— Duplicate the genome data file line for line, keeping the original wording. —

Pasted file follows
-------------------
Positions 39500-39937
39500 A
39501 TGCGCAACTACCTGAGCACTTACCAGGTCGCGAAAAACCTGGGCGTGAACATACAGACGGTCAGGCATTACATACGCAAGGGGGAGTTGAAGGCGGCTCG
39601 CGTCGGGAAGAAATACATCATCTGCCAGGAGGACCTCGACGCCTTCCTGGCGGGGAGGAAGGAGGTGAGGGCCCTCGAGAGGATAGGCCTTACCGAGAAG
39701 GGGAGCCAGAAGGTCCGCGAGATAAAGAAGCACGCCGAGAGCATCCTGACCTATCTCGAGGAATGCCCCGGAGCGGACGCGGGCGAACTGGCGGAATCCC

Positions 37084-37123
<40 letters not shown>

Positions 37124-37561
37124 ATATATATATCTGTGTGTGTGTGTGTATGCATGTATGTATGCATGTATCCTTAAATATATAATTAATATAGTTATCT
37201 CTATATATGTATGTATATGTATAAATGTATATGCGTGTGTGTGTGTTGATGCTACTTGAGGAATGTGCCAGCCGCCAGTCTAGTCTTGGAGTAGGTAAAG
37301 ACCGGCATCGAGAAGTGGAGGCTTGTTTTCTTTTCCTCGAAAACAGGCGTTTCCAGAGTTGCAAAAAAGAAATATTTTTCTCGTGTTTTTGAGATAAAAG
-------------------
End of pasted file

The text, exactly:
Positions 39500-39937
39500 A
39501 TGCGCAACTACCTGAGCACTTACCAGGTCGCGAAAAACCTGGGCGTGAACATACAGACGGTCAGGCATTACATACGCAAGGGGGAGTTGAAGGCGGCTCG
39601 CGTCGGGAAGAAATACATCATCTGCCAGGAGGACCTCGACGCCTTCCTGGCGGGGAGGAAGGAGGTGAGGGCCCTCGAGAGGATAGGCCTTACCGAGAAG
39701 GGGAGCCAGAAGGTCCGCGAGATAAAGAAGCACGCCGAGAGCATCCTGACCTATCTCGAGGAATGCCCCGGAGCGGACGCGGGCGAACTGGCGGAATCCC

Positions 37084-37123
<40 letters not shown>

Positions 37124-37561
37124 ATATATATATCTGTGTGTGTGTGTGTATGCATGTATGTATGCATGTATCCTTAAATATATAATTAATATAGTTATCT
37201 CTATATATGTATGTATATGTATAAATGTATATGCGTGTGTGTGTGTTGATGCTACTTGAGGAATGTGCCAGCCGCCAGTCTAGTCTTGGAGTAGGTAAAG
37301 ACCGGCATCGAGAAGTGGAGGCTTGTTTTCTTTTCCTCGAAAACAGGCGTTTCCAGAGTTGCAAAAAAGAAATATTTTTCTCGTGTTTTTGAGATAAAAG